Kosovo adopts law on ownership of Trepca mining complex, sparks protest from Serbs

Kosovo adopts law on ownership of Trepca mining complex, sparks protest from Serbs
By Ivana Jovanovic in Belgrade and Dimitar Koychev in Sofia October 10, 2016

Kosovo’s parliament passed a law on the ownership of the Trepca mining and metallurgical complex late on October 7, despite objections from Serbia that claims ownership too. The law envisages that the government will own 80% of the complex, and its miners will own the remaining 20%.

Pristina claims the move will allow the Trepca complex to be revived, with substantial benefits to the local economy. However, Kosovo’s move resulted in a storm of criticism from the Serbian side, both from Serbs in Kosovo including those working at Trepca, and from officials in Belgrade. Serbian officials have called for an appeal to the UN Security Council, and have also warned that the Kosovan decision will set back the normalisation process between the two countries. 

The bill was supported by 79 lawmakers in Kosovo’s 120-seat assembly in the October 7 vote. Trepca is currently under the administration of Kosovo’s privatisation agency, which has so far been unable to propose a plan for its future; it will now be transferred to direct government ownership. 

Presenting the draft law to the government on October 5, Kosovo’s Minister of Economic Development Blerand Stavileci said the aim was to ensure sustainable economic development by opening the way for investment.

On October 7, Kosovo's Prime Minister Isa Mustafa told the parliament, "The mineral resources are the property of the Republic of Kosovo and with this law Trepca’s assets are and will remain in Kosovo."

The complex once employed over 20,000 workers and still consists of 41 different units, grouped mainly in three big sectors – mines, the industrial park in Mitrovica, and the smelter complex. However, most of these have been degraded due to the lack of maintenance and investment.

The bulk of resources are lead and zinc mines, smelters and processing facilities. Trepca’s estimated debts total €1.4bn at the moment. The law adopted on October 7 makes Kosovo’s government the guarantor of the debt. 

Part of Trepca is on the territory of Serbia, which claims 75% ownership of the complex. On October 7, a large group of Serb protesters gathered in Rudare near Zvecan, one of four Serbian municipalities in northern Kosovo-Metohija to call for the draft bill on Trepca to be withdrawn. The protesters blocked a road passing through Rudare for two hours.

“The Serbian government is absolutely against that bill, aimed at legalising the usurpation of Serbian property,” said Petar Petkovic, assistant director of the Serbian government Office for Kosovo-Metohija. "This is not just about Trepca, but about all Serbian property [in Kosovo], which is worth over €200bn, and which Pristina wants to usurp," he said, Tanjug reported on October 7.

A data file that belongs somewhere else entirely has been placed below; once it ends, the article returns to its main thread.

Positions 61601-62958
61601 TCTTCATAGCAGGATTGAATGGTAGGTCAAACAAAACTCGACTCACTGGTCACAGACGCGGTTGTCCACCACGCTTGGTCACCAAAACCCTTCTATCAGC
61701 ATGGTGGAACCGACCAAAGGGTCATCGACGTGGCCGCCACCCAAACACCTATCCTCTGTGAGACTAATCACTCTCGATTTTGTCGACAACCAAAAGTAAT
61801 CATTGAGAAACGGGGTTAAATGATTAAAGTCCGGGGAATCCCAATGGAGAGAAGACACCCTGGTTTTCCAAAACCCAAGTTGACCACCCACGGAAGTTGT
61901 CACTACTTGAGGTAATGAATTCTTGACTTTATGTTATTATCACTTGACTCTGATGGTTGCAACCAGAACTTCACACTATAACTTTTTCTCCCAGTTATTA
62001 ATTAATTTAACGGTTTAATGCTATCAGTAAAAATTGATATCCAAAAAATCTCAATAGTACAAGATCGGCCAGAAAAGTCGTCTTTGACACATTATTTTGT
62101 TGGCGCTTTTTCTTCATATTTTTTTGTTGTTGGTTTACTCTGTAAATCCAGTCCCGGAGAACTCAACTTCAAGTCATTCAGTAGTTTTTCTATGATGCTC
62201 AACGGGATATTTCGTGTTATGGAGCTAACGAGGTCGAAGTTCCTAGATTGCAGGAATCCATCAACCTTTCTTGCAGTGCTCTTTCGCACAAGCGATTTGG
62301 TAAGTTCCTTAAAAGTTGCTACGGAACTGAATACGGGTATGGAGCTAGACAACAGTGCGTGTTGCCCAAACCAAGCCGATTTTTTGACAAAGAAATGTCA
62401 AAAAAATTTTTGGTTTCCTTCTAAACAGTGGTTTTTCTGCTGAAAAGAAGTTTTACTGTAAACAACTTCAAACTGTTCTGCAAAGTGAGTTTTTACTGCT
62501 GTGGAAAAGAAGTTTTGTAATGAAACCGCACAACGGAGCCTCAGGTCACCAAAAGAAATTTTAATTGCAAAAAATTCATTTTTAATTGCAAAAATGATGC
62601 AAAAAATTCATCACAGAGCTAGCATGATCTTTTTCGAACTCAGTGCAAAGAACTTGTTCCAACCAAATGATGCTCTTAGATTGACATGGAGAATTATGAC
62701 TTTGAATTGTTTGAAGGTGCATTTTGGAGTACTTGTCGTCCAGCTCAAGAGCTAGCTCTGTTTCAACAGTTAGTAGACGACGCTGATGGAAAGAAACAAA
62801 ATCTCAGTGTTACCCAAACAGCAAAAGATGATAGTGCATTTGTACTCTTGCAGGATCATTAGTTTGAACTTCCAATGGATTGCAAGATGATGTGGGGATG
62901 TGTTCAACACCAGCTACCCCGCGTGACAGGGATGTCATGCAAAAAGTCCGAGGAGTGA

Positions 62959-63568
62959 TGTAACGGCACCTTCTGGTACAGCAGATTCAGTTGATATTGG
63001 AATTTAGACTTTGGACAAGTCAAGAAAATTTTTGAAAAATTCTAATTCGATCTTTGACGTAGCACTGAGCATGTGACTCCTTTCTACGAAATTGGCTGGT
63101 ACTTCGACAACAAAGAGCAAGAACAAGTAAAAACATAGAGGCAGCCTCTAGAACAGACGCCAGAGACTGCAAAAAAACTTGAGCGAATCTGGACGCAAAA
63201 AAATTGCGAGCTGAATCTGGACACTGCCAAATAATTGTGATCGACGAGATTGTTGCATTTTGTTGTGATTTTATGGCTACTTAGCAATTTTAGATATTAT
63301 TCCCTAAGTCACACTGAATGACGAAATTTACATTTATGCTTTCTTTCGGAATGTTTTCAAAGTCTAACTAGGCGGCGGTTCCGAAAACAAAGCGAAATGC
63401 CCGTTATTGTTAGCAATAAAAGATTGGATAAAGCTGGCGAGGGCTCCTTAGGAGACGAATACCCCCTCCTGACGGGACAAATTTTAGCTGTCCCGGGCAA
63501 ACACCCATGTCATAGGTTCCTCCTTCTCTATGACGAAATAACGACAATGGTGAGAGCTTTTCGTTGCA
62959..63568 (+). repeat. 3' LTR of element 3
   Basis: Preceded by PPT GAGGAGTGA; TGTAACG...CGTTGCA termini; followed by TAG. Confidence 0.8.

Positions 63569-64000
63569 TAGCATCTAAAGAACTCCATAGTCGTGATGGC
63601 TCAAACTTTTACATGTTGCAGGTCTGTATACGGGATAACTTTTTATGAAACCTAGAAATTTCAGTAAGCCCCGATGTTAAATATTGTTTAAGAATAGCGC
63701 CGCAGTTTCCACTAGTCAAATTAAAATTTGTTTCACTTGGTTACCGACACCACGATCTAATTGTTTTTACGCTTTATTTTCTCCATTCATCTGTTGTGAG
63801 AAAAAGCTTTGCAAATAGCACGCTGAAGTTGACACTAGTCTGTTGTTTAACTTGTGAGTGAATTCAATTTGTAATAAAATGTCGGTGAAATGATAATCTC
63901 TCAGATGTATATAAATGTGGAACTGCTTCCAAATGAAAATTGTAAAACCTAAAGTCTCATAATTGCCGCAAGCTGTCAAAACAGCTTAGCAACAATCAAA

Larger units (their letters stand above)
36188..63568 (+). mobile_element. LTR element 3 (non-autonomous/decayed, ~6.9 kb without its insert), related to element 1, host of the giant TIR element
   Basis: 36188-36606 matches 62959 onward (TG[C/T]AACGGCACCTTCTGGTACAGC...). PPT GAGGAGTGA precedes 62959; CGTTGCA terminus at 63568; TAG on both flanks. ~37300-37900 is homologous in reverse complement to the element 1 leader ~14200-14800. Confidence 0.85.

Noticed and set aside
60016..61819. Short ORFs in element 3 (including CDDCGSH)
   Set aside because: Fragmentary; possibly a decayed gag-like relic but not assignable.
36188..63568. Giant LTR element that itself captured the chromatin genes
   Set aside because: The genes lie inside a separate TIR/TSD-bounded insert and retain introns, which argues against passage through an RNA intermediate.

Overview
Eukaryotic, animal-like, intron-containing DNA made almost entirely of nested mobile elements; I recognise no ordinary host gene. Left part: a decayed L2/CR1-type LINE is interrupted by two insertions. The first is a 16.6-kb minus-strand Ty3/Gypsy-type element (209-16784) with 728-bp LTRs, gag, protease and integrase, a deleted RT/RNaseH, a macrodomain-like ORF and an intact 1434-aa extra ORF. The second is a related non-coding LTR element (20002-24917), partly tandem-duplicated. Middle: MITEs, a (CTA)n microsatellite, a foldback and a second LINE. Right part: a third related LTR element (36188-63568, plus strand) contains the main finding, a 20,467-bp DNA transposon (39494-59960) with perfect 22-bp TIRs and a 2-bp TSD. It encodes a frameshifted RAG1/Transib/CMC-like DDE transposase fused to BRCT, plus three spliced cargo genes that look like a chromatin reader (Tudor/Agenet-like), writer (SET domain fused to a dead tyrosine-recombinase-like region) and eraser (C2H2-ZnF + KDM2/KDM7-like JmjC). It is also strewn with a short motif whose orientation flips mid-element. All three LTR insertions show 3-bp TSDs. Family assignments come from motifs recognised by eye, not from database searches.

On October 8, the director of the office for Kosovo-Metohija Marko Djuric told journalists that the decision was “null and void” from the point of view of the Serbian government. He also accused the Kosovan government of trying to “complete the ethnic cleansing of Serbs in Kosovo-Metohija.”

Djuric claimed that the owners of Trepca are the Serbian Development Fund, Genex, Jugobanka, Progres, Dunavbanka, Electrical Power Industry of Serbia, 14. Oktobar Krusevac, Termoelektro Beograd, Ratko Mitrovic and Pozega Luka Bar Beograd.

“I will propose to the Serbian government to request on Monday, October 10, an urgent meeting of the UN Security Council about seizing the property of the Republic of Serbia and the violation of UN Resolution 1244 on which the peace and stability in the region rests. If they do not want to talk about that in Brussels, they will have to talk in the UN,” Djuric said.

Currently, out of five permanent members of the Security Council, China and Russia do not recognise Kosovo, which unilaterally declared independence from Serbia in 2008, as an independent state.

“My suggestion to the Serbian government will be that the decision of Pristina is annulled and that the ministries and other institutions be ordered to secure the property, safety and survival of people who depend on Trepca,” Djuric stated. Currently, about 3,000 Serbs work in Trepca.

Meanwhile, Serbian members of Kosovo’s government announced they are freezing their work in the government, inter-ministerial commissions and other government bodies.

“Not wanting to make situation even worse than it is, at this moment we’ll just take formally the decision that others in Pristina made without us. We are freezing our participation in all bodies where our presence would be only formally and not substantially, without respecting our positions and without giving us a chance to influence a process of making decisions,” Serb ministers in Kosovo’s government announced in a statement, Tanjug reported on October 9.

The statement was signed by Deputy Kosovo Prime Minister Branimir Stojanovic, Minister of Local Government Administration Ljubomir Maric and Minister for Communities and Return Dalibor Jevtic. They said that they could not accept “being just a tool in the hands of the Albanian rulers of Kosovo which want to feign the existence of democracy with their presence.”

The ministries added they will, together with other Serbian officials in Kosovo’s government, be dedicated only to activities which contribute to improving the position of the Serbian people in Kosovo.